Still part of the nation of Grenada, this is the largest Grenadine, the chain of islands that spreads north from here up to St Vincent. We had thought about getting a driver to take us on a tour, but after the long and bumpy ride we neither of us particularly fancy 2.5hrs in a car/van. So, we politely decline all the offers from the waiting cab drivers; they're fine with this, but would like us to take their business cards and call them anyway.
We're hungry and thirsty, so fuck it, we'll go to Kayak Kafe just up the way. It's visible in that last photo above, and this is the view from our table.
An old Englishwoman greets, seats, and serves us. She's admonishing us for only daytripping, and delivering us the wrong flavour juice drink to what we ordered. No matter. For food Helen goes for a chicken roti, and I finally get to try some lion fish.
Continuing on the street away from the centre, we're searching for a bit of seclusion because Helen's desperate for a nice long vape. A derelict building on the edge of town totally catches my eye.
Now there's just a handful of buildings more spread out on one side, and bushland on the right between the road and the beach. There's a way to the sand at one spot, so we go and enjoy the kinda bleak seclusion.
It's not secluded for a huge amount of time because that other couple turn up again, damn it. But we were on our way out anyway, especially as it's starting to rain. It's not a pleasant, cold, respite rain but nasty warm rain. Yuck. It carries on all the way back into town. By now it's about an hour until the boat is due back, and despite having seen not much we're still glad we didn't bother with a driver and a lightning tour.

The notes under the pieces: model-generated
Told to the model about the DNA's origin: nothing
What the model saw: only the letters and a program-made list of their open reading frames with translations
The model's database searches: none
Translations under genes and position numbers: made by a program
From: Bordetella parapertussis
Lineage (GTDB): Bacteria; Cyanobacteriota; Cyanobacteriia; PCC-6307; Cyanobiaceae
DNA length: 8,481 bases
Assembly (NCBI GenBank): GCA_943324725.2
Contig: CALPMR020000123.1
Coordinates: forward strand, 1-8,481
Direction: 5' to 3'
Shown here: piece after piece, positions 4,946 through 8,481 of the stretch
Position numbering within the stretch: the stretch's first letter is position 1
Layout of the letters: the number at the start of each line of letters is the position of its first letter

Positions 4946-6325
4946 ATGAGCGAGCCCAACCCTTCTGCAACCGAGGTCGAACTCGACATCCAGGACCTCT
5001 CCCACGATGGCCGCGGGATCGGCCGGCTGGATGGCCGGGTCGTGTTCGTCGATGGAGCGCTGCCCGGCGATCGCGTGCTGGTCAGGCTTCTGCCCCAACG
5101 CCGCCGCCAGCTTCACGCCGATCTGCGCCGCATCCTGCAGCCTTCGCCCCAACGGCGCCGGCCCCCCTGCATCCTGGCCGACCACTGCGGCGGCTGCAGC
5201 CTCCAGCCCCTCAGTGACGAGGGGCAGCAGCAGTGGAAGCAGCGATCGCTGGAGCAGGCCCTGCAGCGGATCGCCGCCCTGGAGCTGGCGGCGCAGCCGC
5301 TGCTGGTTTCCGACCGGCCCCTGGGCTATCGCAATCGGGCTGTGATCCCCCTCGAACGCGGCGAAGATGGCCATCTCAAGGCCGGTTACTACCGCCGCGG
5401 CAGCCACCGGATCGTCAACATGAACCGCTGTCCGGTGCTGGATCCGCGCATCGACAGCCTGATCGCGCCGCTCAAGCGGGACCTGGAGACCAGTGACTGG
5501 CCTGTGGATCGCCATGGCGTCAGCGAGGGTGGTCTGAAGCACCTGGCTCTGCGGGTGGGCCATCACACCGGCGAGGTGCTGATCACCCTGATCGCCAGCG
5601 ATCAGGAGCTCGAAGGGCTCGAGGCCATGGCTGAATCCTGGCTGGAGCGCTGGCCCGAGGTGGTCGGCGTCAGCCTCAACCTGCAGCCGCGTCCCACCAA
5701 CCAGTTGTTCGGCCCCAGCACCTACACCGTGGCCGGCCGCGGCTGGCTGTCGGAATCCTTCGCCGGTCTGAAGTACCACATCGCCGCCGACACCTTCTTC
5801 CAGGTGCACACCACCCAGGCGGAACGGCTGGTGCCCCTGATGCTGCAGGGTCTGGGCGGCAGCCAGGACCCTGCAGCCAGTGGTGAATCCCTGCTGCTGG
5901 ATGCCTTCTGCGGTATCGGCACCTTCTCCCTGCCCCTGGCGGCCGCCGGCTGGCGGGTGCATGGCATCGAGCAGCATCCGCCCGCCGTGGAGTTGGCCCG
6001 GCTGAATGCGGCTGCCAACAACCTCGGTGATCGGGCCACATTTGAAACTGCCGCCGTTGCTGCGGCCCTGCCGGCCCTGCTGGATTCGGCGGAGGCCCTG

Next to the jetty we go into another hut for a beer and some water. I'm a little nervous, not panicky but definitely nervous. This shitty weather surely has the ability to turn a bumpy journey into a properly rough one. And while I coped, even staring at my phone, on the way here, I wasn't so confident I'd keep things down on the way back. Still, it is what it is.
A load of schoolkids are hanging around at the far end of the jetty. A few dinghies ferry people back to the Mandalay, and the large cargo ship ups anchor and buggers off.
There's no sign of our Osprey boat, which we'd expected to be there like 45 or so minutes before the 3.30pm scheduled departure. Always on time, right? But there's a cat to keep us company for a bit.